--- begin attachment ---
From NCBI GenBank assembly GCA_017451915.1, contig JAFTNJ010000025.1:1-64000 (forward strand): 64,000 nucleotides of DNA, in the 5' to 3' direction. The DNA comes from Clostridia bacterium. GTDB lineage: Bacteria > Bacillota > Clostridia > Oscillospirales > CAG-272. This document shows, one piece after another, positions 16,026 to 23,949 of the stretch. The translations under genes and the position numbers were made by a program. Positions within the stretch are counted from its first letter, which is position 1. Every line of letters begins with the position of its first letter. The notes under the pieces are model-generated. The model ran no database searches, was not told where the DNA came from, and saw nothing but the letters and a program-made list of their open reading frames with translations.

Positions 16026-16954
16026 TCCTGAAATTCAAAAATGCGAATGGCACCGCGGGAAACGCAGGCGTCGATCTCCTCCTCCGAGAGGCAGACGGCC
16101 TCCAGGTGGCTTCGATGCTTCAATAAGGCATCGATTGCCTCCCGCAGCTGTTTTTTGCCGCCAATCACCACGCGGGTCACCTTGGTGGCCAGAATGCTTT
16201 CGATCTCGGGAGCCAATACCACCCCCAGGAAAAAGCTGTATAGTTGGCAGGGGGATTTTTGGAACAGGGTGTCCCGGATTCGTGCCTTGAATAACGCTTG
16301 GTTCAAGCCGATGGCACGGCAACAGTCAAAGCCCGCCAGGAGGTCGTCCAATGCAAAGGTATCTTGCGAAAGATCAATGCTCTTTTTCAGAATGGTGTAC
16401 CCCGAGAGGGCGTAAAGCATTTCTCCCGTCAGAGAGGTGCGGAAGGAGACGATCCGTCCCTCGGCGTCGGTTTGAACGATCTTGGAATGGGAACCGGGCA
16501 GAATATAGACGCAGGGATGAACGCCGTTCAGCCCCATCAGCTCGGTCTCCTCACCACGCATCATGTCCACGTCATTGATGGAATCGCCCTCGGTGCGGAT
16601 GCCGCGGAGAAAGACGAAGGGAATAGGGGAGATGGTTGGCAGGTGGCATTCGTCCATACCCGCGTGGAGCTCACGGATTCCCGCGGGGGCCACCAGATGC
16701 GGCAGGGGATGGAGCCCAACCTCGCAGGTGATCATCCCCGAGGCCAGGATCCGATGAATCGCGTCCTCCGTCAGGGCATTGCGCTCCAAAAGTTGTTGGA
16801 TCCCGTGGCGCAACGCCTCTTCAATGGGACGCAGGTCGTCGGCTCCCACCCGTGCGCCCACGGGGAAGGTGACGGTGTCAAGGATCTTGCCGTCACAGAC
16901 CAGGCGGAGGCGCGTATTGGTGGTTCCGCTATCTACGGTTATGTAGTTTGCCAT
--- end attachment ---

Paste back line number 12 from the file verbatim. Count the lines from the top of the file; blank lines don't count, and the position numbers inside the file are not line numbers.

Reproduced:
16901 CAGGCGGAGGCGCGTATTGGTGGTTCCGCTATCTACGGTTATGTAGTTTGCCAT